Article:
The other thing you’ll want to think about is processing fees. Unless you upgrade to a dedicated eCommerce plan you’ll be charged a 2-3% transaction fee, on top of any existing credit card processing fees. If you want to avoid transaction fees, then you’re looking at a monthly rate of at least $30 per month.
Depending on the plan you choose you’re also limited by the number of products you can sell. On both the Personal and Professional plans you’ll run into the product limit pretty quickly.
Overall, there are some good looking themes to choose from, and it’s equipped with built-in email integration, right out of the box. But, the disadvantages above might sway people from using Squarespace to build a serious eCommerce site.
The platform you choose to build out your eCommerce store depends on your overall needs. Squarespace is a popular choice because of how easy it is to set up. But, you’ll also have to consider the lack of selling features, along with the regular monthly payments.
WordPress will offer you a lot more freedom, and you can completely customize your store as you see fit. Plus, you have a nearly endless selection of payment processors and can sell an unlimited number of products.
For most store owners, WordPress will be a better choice, even with the slightly longer setup process and steeper learning curve.
Customer support is something you won’t think about until you absolutely need it. No matter your development skills it’s always nice to have a strong support team you can lean on when technical issues arise.
Both platforms offer you world-class support, but the approaches to accessing support differ, as you’ll see below.
WordPress has a massive support community. You’ll find an endless array of tutorials, forums, and specific solutions geared towards your theme and plugin choice.
There is no dedicated support hub. Instead, you’ll find a variety of solutions via dedicated websites or even a simple Google search. You can even find a ton of WordPress tutorials right here at Hostinger.
There is a downside to the seemingly endless supply of support information in that it can be difficult to sort through the noise and find exactly what you’re looking for.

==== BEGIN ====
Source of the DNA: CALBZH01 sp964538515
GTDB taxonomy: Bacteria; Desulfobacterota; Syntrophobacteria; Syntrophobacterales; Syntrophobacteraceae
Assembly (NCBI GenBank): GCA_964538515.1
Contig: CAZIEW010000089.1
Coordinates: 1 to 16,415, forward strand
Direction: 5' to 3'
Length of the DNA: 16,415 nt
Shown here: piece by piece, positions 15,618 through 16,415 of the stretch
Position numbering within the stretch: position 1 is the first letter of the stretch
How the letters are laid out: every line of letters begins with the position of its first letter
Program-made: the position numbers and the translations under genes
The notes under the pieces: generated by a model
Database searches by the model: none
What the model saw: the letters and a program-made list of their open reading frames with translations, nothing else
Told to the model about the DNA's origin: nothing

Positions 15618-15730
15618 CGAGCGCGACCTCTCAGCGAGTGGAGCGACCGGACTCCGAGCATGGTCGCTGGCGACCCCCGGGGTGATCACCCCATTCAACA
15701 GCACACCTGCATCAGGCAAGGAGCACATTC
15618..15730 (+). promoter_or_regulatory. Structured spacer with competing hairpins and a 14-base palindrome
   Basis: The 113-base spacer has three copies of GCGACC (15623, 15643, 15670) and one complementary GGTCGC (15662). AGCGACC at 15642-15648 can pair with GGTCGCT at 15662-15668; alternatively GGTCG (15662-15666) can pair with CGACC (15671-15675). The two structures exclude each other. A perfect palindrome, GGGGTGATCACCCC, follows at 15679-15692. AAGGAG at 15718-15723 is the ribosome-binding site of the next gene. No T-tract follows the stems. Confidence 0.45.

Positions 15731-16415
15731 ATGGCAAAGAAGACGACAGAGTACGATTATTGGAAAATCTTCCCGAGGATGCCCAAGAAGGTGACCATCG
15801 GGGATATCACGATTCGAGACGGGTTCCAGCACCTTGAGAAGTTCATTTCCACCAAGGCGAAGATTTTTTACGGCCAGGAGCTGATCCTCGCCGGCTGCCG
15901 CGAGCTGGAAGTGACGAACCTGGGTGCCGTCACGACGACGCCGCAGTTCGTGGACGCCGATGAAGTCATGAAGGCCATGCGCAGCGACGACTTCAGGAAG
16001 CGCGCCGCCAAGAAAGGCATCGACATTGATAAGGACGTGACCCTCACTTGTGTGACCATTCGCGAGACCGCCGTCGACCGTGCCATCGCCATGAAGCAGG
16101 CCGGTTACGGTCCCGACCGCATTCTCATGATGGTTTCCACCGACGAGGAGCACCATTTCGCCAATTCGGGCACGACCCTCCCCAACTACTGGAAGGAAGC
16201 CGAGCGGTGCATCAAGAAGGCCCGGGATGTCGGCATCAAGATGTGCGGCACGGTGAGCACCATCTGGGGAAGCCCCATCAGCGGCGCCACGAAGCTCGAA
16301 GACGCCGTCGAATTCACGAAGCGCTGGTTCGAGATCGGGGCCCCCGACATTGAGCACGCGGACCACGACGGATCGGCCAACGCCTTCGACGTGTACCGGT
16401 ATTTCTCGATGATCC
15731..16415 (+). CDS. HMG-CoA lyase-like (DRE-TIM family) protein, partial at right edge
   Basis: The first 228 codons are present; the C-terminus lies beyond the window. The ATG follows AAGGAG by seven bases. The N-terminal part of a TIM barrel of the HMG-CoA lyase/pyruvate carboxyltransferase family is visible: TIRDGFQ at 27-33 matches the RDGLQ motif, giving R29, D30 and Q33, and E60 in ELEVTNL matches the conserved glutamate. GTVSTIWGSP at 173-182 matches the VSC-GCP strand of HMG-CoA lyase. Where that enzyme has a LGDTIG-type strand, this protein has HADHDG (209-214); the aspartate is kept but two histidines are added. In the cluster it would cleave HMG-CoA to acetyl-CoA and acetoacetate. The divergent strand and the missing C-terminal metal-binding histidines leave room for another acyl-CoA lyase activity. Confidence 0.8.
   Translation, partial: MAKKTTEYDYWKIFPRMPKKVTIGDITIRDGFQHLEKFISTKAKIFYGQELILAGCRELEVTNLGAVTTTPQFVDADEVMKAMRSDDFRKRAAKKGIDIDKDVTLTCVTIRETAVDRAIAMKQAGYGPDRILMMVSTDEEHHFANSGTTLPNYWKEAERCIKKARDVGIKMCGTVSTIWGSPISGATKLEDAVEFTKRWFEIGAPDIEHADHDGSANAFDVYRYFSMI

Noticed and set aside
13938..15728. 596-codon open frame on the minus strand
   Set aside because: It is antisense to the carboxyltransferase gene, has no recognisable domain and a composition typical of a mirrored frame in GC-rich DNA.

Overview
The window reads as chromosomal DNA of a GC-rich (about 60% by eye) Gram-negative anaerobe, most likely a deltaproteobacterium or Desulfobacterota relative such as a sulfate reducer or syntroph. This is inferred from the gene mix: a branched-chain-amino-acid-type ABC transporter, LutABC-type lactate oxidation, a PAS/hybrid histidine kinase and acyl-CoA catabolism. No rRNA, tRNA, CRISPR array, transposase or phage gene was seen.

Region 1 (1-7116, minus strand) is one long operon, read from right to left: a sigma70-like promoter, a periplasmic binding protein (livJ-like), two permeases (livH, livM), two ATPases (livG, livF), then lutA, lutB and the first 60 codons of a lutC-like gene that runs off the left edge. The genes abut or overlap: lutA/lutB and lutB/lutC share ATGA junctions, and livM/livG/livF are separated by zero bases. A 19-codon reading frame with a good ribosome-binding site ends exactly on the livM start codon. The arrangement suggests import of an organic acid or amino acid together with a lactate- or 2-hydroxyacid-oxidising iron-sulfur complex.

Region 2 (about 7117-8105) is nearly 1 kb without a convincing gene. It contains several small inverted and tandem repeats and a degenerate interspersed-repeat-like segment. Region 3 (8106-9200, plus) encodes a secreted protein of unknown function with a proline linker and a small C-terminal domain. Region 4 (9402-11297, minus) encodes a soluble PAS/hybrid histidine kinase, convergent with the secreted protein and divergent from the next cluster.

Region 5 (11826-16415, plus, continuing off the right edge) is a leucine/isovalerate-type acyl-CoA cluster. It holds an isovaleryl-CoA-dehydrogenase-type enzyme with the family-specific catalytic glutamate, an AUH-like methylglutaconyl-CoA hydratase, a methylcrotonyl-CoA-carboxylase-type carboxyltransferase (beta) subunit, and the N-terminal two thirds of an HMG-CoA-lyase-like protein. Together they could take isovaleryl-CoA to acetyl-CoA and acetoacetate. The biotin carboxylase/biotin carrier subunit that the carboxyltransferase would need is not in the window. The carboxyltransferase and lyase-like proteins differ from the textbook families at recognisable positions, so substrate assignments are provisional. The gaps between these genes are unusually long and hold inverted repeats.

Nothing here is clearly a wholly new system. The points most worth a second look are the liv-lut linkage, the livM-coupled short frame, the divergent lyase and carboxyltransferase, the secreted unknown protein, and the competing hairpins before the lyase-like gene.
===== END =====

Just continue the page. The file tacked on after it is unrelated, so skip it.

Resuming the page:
The answers probably already exist somewhere online, but you have to go through the effort of finding them.
Squarespace has a dedicated support team. Since it’s a closed platform it’s much easier to manage and is dedicated entirely to their website builder.
You’ll have access to several of support options including, live chat, email support, and a community forum, along with workshop videos and a library of guides.
Overall, since Squarespace is a closed platform and the team tests its own tools, you’ll generally run into fewer issues and any issues you may have will be resolved quickly.
Overall, Squarespace has an easier to use and more integrated support solution. Plus, the likelihood that you’ll run into issues is much lower, since you’ll be dealing with a closed system.
WordPress, on the other hand, has a wealth of support materials, but you’ll typically have different support avenues depending on what you need help with. For example, your plugin support will be different than your theme support.
You’ll find high-quality support no matter which platform you choose, but Squarespace offers a simpler solution, while WordPress has a more complex approach better suited to those who like to troubleshoot their own websites
When you use an online tool to build out your site, you have to think about ownership. You might readily assume that you own your entire site, you built it after all. However, that’s not always the case.
In this case, ownership answers the question: how easy is it for you to move your existing site and content to a new platform?
Below you’ll see how both Squarespace and WordPress handle this issue.
With WordPress, you own 100% of everything you create. You have complete control and ownership over all your site’s files, content, and data.
Plus, there are a number of export tools that let you easily export your site and move to another platform. If you ever had that desire.
Since WordPress is open source, and you install it on your own host, you’re the only person who ever has access and control over your data.